Freddie Gray’s Police Van Ride
By now, all of America has heard of Freddie Gray’s tragic death. Freddie Gray, a 25-year old Baltimore black man suffered a severe spine injury during his arrest and died one week later from his injuries. We do not know for certain at this time whether Mr. Gray suffered his fatal injury during the initial arrest by six police officers or during a forty minute ride in a police van.
A video shows Mr. Gray, screaming in pain, while dragged by two police officers to a police van. During the last ten days, Baltimore has seen peaceful protests and dangerous riots. Once more, our country is debating the police treatment of minorities. We need to know what happened to Mr. Gray.
CNN affiliate WJLA reported from multiple law enforcement sources that Freddie Gray suffered his fatal injury during his ride in the police van and not from his initial arrest. The sources indicated that the medical examiner had reported—Gray’s death was the result of a fatal injury caused by hitting the back of the police van during his forty minute ride, “apparently breaking his neck; a head injury he sustained matches a bolt in the back of the van.”
Freddie Gray was handcuffed before placed into the police van. The police have admitted during one of their four stops that he was also put in leg restraints. The police have revealed that Mr. gray was not seat-belted during his ride which was a violation of Baltimore police department policy. He was not offered medical assistance despite several requests and the police officers never called for an ambulance.
It is very possible that Mr. Gray was fatally injured during a dangerous ride in a police van. You have to remember that not only was he handcuffed, but his legs were chained. Since Freddie Gray was not seat belted, he would have been completely helpless during an intentional or negligent “Rough Police” ride.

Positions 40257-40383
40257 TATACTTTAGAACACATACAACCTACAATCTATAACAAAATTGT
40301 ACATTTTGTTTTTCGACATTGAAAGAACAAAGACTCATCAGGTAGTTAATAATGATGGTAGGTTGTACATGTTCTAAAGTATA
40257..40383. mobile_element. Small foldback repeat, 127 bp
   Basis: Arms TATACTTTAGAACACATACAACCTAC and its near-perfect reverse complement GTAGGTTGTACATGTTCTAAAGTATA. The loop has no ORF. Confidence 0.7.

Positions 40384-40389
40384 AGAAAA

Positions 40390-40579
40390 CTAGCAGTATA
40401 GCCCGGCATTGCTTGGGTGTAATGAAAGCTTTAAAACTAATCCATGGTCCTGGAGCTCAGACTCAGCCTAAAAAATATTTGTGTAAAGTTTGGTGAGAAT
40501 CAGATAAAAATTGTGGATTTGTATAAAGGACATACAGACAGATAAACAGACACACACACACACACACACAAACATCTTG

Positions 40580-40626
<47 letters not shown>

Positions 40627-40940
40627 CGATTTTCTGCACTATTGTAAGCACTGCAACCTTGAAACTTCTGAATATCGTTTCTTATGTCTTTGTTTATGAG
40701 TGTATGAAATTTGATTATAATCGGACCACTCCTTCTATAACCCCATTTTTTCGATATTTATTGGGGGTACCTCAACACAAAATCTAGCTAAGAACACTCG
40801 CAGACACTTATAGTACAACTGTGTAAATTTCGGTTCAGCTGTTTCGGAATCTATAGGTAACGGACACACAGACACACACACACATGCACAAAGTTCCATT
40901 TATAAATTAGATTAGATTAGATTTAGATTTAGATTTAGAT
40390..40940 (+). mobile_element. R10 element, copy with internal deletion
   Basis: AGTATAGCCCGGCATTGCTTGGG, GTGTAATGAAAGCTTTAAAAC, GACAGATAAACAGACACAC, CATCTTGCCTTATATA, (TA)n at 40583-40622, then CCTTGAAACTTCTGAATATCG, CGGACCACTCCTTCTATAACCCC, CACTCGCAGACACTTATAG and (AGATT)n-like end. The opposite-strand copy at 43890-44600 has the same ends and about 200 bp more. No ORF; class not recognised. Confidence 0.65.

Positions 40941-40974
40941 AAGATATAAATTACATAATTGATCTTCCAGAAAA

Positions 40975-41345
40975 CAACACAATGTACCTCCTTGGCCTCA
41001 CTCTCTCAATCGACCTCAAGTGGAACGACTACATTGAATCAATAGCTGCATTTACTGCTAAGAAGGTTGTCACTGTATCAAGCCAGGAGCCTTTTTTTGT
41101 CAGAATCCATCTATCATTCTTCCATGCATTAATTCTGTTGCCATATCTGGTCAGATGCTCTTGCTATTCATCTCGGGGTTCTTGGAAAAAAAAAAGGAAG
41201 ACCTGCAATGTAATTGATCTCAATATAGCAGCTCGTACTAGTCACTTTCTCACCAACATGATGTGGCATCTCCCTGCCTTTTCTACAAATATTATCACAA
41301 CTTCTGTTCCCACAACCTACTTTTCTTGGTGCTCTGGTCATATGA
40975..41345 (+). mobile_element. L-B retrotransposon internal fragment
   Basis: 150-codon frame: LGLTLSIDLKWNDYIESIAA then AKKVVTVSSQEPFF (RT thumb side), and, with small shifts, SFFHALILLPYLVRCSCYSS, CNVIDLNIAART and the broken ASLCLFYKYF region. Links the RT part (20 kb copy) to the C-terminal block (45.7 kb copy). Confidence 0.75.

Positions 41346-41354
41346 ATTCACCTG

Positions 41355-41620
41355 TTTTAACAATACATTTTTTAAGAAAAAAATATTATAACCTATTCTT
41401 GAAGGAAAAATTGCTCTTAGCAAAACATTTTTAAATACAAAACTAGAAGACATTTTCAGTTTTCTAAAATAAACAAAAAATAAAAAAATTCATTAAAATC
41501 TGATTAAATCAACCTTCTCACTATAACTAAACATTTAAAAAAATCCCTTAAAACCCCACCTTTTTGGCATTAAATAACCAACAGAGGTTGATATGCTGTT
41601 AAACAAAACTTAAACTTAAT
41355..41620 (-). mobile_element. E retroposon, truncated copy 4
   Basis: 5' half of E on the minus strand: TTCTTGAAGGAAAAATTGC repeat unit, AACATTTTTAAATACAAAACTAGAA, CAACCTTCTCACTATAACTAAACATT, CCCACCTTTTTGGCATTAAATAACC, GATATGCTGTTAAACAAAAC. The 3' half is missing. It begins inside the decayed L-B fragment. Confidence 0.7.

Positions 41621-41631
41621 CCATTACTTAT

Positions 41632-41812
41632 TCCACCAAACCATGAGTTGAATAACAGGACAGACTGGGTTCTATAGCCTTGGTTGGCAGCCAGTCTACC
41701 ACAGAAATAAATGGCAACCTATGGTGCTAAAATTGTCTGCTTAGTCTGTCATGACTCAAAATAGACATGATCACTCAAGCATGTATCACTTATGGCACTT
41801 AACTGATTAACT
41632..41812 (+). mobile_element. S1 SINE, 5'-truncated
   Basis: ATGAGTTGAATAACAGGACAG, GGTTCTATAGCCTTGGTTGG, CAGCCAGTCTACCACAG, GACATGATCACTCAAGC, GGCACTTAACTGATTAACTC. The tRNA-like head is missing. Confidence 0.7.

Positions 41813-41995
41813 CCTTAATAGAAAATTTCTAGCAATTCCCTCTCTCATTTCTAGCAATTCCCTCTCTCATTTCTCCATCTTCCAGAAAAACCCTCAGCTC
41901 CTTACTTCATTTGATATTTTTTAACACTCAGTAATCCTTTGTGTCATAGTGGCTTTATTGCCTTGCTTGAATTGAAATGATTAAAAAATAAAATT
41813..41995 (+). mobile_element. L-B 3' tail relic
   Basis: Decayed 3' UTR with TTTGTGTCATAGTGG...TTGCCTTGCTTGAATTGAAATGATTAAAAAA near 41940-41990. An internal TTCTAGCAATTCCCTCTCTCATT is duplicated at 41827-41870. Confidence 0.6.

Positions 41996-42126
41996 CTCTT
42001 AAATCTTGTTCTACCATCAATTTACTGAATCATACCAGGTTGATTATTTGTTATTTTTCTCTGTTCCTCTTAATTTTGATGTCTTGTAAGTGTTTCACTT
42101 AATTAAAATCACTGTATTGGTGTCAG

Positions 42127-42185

I had a somewhat similar experience during a prison bus ride from Baltimore to a Hagerstown prison. Before the inmates were placed on the bus, we all were handcuffed, and our ankles were shackled, and the ankle shackles were connected to a chain around our waist. It was difficult, but I could shuffle onto the prison bus. The bus was only half filled and I had a seat to myself. As with most buses, there were no seat belts. The correctional officers at the front section of the bus blasted their music and we started a wild ride after the prison bus left Baltimore. Because of the restraints, I was unable to hold onto my seat or the seat in front of me.
The correctional officer drove the prison bus way too fast on a curve and I went flying off my seat, hitting the seat across from me, and I ended up on the bus floor between the seats. Fortunately, I was only bruised, but I could not stand up because of the shackles and handcuffs. I could not go back to my seat. A few of the inmates yelled at the correctional officers to help me, but they could not hear them because of the loud music. I still do not know how, but a kind young black inmate was able to pick me up by the chain around my waist and he placed me back on my bus seat. Other than injured pride, I had only a few bruises, and a funny prison story.
Freddie Gray’s story is not funny. If he died from injuries that occurred during the police van ride, his death was the result of intentional or negligent actions by the police officers. Intentional, if the involved police officers decided to give a “Rough Ride” to Freddie Gray, or police negligence based on their admissions and violations of police department policies.
We can only hope that Baltimore and all of the United States hears the truth about the tragic death of Freddie Gray.
By: Bradley Schwartz
Founder of prisonpath.com
Shaukat Mahmood What is your message?
Bradley Schwartz: Based on what we know so far, Mr. Gray’s fatal injury occurred in the van. If it is proven so, his death was either the result of an intentional decision by the officers to give him a “Rough Ride” or the result of the officers negligent actions. The police have admitted that he was not seat belted as required by their own policies. I added my personal anecdote to confirm that injuries can occur easily in police or prison transportation of prisoners.
“Either way, the cops are at fault. Heartbreaking to say the least. ”